5 On Your Side

Report: Drivers in minority neighborhoods pay more for car insurance

Posted May 3

Your age, your vehicle, even your credit score all affect what you pay for car insurance, but a new study reveals something else at play.

Otis Nash is one example. He spent his entire life in a mostly minority neighborhood in the Chicago area. Nash is rated a good driver and pays almost $200 dollars a month for his Geico auto insurance policy.

Just 14 miles away, Christopher Day is also rated a good driver. He lives in a mostly white Chicago neighborhood. He pays around $115 dollars a month for a Geico policy with more coverage for liability but less for comprehensive and collision.

It's a disparity Consumer Reports and ProPublica saw time and again.

"We looked at 34 different insurers in Illinois, and 33 of them had, on average, a difference between minority and non-minority neighborhoods of higher than 10-percent," said ProPublica Senior Reporter Julia Angwin.

Investigation researchers also found disparities from neighborhood to neighborhood in Missouri, Texas and California.

"I think we can say, based on these four states, is that it certainly raises questions about what's going on nationally," Angwin said.

In California, Pernell Cox uses Safeco. He lives in the affluent, predominantly African-American neighborhood of View Park in Los Angeles.

The investigation found a safe driver in View Park pays 13 percent more on average than one who live in a white neighborhood of comparable risk.

"Learning that our community might be targeted for higher insurance rates than the risk is a reason for people to be angry," Cox said.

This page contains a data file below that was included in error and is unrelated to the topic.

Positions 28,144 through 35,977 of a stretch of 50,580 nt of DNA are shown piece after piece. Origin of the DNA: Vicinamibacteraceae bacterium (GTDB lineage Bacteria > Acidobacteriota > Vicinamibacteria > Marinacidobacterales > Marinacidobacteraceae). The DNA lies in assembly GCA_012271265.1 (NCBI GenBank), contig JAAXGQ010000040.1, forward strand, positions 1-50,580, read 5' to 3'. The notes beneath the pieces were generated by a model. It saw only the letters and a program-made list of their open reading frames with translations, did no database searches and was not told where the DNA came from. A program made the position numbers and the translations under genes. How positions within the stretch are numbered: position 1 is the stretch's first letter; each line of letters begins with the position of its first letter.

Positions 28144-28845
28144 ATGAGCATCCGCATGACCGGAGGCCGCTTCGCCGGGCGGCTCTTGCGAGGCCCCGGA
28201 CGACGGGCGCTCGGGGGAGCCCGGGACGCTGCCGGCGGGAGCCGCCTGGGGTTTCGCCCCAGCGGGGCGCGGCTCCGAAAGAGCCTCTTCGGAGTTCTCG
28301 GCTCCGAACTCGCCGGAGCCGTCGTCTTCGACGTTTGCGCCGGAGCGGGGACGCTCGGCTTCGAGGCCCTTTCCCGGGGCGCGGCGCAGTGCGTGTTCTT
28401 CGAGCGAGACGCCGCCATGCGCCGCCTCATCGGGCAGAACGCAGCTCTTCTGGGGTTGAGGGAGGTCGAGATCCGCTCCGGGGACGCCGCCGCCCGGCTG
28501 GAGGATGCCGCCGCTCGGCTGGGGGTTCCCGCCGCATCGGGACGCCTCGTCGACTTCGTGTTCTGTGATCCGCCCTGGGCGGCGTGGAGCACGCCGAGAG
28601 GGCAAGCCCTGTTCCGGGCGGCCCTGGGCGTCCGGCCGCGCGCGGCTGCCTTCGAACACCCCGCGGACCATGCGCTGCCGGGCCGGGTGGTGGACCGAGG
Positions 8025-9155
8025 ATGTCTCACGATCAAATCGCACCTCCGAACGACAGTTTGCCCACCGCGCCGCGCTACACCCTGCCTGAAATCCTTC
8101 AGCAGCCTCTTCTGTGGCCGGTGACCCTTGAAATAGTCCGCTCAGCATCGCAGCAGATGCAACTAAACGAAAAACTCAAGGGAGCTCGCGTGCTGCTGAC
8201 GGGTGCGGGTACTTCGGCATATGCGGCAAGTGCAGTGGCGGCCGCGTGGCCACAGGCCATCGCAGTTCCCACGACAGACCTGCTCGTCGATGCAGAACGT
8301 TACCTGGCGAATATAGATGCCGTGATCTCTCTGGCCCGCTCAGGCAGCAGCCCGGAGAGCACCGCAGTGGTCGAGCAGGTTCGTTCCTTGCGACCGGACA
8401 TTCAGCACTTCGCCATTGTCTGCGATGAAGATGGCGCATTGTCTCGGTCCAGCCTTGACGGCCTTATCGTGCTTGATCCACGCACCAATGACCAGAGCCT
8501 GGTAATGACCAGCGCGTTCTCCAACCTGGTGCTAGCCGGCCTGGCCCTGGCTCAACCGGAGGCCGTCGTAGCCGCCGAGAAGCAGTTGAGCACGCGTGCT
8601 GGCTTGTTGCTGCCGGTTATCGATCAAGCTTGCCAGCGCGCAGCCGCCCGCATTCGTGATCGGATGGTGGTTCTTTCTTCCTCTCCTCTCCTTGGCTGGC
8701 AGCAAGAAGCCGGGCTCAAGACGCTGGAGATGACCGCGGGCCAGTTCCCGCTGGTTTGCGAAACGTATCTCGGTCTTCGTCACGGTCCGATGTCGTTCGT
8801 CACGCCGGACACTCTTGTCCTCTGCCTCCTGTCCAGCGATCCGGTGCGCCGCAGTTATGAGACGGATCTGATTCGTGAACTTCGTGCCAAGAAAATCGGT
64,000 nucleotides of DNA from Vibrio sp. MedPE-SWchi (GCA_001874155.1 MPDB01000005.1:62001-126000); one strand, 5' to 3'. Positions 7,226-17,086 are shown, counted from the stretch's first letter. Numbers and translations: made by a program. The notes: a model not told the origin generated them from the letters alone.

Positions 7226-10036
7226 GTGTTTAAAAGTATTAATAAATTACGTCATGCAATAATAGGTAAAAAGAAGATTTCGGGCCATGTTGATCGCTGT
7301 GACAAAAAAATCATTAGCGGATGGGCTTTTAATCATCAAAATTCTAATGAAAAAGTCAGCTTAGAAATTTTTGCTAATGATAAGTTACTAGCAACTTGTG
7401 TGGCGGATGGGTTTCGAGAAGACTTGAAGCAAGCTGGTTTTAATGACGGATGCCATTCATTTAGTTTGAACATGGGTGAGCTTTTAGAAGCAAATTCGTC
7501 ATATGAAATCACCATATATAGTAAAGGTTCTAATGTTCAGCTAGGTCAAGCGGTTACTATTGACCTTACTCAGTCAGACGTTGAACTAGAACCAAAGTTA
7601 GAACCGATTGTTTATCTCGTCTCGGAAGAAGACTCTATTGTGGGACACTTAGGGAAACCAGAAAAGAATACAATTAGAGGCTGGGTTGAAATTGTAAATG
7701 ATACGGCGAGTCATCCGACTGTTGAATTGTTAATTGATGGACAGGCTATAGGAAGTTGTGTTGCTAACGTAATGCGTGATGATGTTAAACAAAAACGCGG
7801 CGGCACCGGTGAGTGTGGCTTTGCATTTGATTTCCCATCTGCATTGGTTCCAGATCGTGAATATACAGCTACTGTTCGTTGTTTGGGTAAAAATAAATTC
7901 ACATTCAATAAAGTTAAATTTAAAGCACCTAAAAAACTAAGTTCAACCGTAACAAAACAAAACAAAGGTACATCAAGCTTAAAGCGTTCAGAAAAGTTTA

The California Department of Insurance criticized Consumer Reports' and ProPublica's approach. Liberty Mutual, the parent company of Safeco, says it is "committed to competitively priced car insurance options."

The Illinois Department of Insurance called the methodology "incomplete" and says it "does not tolerate discrimination."

Geico did not comment.

Meanwhile, Otis Nash says he hopes rates become fairer, but for now Geico is among the cheaper insurance companies he could find in Chicago.

Pernell Cox shopped around in Los Angeles and found a $400 dollar annual savings with a different insurer.


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  • James Hicks May 4, 12:14 a.m.
    user avatar

    I'll add a side note that this article is somewhat misleading, no offense to the author.

    She makes to a point of mentioning the liability coverage is higher, but less for comprehensive and collision. Liability is the least expensive of insurance (and the only one required by law) whereas comprehensive and collision has, and always will be prime features.

    So we're being told there is something unfair about two different people purchasing completely different products and paying different prices.

    That's like saying apples and oranges should be the same price because they're both fruit. Unless they are both EXACTLY the same policy type and coverage on the same car, make, and model then there is no fair comparison.

    Seems like this article was intended to inflame and incite tensions much like most of today's 'news' does.

  • Douglas Roberts May 3, 8:35 p.m.
    user avatar

    claim history in a area is a factor in determiniation of a rate. If you earned it, be proud

  • James Hicks May 3, 8:27 p.m.
    user avatar

    Correlation does not equal causation. Looking at some simple traffic statistics, we find that the rate of motor vehicle deaths in poorer areas are dramatically higher.


    Therefore because there is a trend for poorer areas to have more accidents resulting in fatality we assume insurance rates are targeted, but in fact probably has nothing at all to do with ethnicity and due to fatality rates.